Recently, we have seen many Facebook posts with links leading to applications called Give Hearts, Drink It Up and Daily Horoscope. The applications are very popular – they have over 5 million monthly users – and are managed by the same provider called App Discovery Engine. The posts attracted my attention because they seem to be posted automatically. The entire post consists of the URL which contains quite long text separated with ‘+’. (Later we will see that the text is a horoscope that you see on the page of the application).
To begin investigating these apps I follow the link leading to the Give Hearts application. It redirects me directly to the application. But before I can use it I am asked to grant Give Hearts access to information on my Facebook account like my email or friend lists.
Then I have to agree that the application will post on my behalf. That means that I allow it to write whatever it wants on my wall whenever it wants. The only thing I can affect is who will see the posts. I can choose that they will be visible for everybody, only for my friends, or only for me.
When I start to use the Daily Horoscope application, I have to agree to give the application access to even more information like work histories or status updates.
After I have agreed with their terms, I have to skip a “word from their sponsor” which is in fact a window with an advertisement. Finally, I can use the application. As the title suggests, the Give Hearts application allows me to send colorful hearts to my friends. On the page with the application there are also two advertisements and a post from the Daily Horoscope application. The text of the horoscope is the same as text in the link that I have followed to get to the application.
I find it quite unusual that this kind of application needs to have so many privileges. So, I decide to look into the App Terms to get an idea what they will be using the information for.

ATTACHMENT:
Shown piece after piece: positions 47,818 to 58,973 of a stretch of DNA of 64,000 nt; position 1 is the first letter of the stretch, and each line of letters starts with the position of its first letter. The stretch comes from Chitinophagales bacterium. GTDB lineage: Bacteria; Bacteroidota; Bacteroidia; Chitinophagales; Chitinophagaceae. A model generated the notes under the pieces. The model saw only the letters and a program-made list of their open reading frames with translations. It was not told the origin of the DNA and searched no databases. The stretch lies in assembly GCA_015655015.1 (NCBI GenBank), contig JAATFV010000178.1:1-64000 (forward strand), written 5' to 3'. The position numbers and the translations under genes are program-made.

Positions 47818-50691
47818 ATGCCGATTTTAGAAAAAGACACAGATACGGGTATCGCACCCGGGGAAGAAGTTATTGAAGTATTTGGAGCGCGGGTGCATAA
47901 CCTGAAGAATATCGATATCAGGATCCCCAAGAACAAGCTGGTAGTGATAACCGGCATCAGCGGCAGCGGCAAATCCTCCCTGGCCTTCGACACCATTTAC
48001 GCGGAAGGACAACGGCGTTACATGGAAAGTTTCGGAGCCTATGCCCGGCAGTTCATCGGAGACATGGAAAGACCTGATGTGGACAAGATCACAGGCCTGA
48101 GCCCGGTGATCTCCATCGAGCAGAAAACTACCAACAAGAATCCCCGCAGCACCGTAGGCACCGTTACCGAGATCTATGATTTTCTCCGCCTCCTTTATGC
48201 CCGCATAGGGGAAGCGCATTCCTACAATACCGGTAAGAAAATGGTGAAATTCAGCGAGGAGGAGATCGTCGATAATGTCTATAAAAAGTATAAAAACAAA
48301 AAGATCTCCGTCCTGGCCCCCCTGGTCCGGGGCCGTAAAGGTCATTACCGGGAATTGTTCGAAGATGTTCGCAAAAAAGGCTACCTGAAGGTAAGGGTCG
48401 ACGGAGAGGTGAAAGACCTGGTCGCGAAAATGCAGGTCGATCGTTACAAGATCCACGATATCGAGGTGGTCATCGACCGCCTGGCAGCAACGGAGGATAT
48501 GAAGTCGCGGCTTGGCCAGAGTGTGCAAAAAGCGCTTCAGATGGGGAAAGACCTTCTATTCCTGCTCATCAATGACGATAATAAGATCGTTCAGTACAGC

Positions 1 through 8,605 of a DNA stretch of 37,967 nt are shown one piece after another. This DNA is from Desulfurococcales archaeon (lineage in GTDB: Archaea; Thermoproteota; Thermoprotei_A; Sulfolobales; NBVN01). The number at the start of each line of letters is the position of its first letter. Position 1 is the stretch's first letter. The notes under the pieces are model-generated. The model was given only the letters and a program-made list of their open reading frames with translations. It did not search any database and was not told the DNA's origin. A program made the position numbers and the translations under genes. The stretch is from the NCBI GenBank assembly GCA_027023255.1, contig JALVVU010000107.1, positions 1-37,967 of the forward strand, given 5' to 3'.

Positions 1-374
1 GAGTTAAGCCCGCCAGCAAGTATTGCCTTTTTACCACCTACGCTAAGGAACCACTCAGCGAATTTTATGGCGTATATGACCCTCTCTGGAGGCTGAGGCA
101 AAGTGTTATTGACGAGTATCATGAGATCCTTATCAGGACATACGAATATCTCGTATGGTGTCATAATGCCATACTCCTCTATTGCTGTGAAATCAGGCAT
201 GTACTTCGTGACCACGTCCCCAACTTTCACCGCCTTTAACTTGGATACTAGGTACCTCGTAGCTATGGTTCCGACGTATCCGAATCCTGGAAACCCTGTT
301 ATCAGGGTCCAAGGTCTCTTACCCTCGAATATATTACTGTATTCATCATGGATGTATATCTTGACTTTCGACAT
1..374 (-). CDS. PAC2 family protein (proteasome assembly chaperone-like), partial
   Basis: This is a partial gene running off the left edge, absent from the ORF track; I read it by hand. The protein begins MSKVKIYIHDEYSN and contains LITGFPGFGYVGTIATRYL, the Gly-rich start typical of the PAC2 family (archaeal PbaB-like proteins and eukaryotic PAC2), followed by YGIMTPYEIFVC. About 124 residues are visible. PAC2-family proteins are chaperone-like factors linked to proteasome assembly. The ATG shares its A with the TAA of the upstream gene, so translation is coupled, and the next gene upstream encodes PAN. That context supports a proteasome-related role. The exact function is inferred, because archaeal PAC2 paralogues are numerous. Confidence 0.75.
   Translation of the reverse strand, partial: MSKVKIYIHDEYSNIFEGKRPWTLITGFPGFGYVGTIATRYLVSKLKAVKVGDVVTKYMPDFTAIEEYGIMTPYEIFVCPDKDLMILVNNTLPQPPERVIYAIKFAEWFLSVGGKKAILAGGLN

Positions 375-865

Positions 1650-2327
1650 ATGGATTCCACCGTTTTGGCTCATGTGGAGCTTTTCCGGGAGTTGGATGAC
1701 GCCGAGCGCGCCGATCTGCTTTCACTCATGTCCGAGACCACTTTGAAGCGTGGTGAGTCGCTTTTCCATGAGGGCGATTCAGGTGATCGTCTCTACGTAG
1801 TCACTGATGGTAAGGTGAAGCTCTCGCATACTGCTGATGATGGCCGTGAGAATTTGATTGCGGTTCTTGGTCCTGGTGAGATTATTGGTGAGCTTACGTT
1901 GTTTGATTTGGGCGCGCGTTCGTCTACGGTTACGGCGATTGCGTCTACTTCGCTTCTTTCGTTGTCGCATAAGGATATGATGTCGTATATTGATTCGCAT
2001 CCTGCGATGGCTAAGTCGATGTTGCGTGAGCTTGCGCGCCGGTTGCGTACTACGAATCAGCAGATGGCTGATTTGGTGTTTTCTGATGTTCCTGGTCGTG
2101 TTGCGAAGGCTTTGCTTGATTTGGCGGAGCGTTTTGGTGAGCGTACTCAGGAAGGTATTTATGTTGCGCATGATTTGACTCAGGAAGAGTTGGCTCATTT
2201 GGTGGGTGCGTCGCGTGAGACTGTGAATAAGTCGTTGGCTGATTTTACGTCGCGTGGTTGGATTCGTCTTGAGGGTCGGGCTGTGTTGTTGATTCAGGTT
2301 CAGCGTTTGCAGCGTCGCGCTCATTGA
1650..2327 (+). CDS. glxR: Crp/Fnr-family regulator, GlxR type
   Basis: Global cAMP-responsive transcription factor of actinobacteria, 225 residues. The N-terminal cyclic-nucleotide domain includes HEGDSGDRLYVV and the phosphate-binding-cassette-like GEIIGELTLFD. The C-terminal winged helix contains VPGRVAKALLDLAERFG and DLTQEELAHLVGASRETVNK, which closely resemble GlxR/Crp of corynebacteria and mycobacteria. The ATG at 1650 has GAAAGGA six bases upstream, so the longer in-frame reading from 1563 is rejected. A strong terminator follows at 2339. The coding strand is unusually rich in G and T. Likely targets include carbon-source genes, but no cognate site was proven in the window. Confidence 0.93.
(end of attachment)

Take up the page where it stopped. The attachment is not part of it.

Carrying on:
Not many people spend a half an hour reading Term of Services of an application which they will use one or twice for 2 minutes. I did not read the whole terms either, but at least I briefly looked into it. In the Give Hearts’ App Terms (hxxp://www.appdiscoveryengine.com/tos.html) I looked up the words “fee” and “personal data“.
Fees: You acknowledge that App Discovery Engine reserves the right to charge for any portion of the Service and to change its fees (if any) from time to time in its discretion. You agree to pay all fees when due in accordance with the terms set forth on the Site.
(Services Description: The Service is designed to allow users to play games, receive notifications and interact with applications.)
How to remove and report a Facebook application
Adding an application is pretty easy – just click on one button. Removing it when you get bored with it is just as simple. Open your Privacy Shortcuts window (click on the padlock icon) and follow the “See More Settings” link.
In the app settings there are all applications that you have used. Pick the one you would like to remove and edit it. Now you see all information about the app like visibility of app and posts or stuffs that the app can do with your account.
On the last row in the small window there are “Remove app” and “Report app” links. If you mean to report the app or some its bugs to Facebook or app developers, do that at first. Do not be shy and pick the real reason why you are doing that.
Now it is time to remove the app. Click on the “Remove app”. It is better to select “Delete all apps activity” too, especially when you are removing the app because of security reasons.
I have reported Give Hearts, Drink It Up and Daily Horoscope to Facebook because I found it suspicious that they required the access to nearly all the information on your Facebook account and there was a possibility that App Discovery Engine would establish fees and I would have to pay for using the applications in the future according to their Terms of Services. Unfortunately, I have received no response and nothing has happened.
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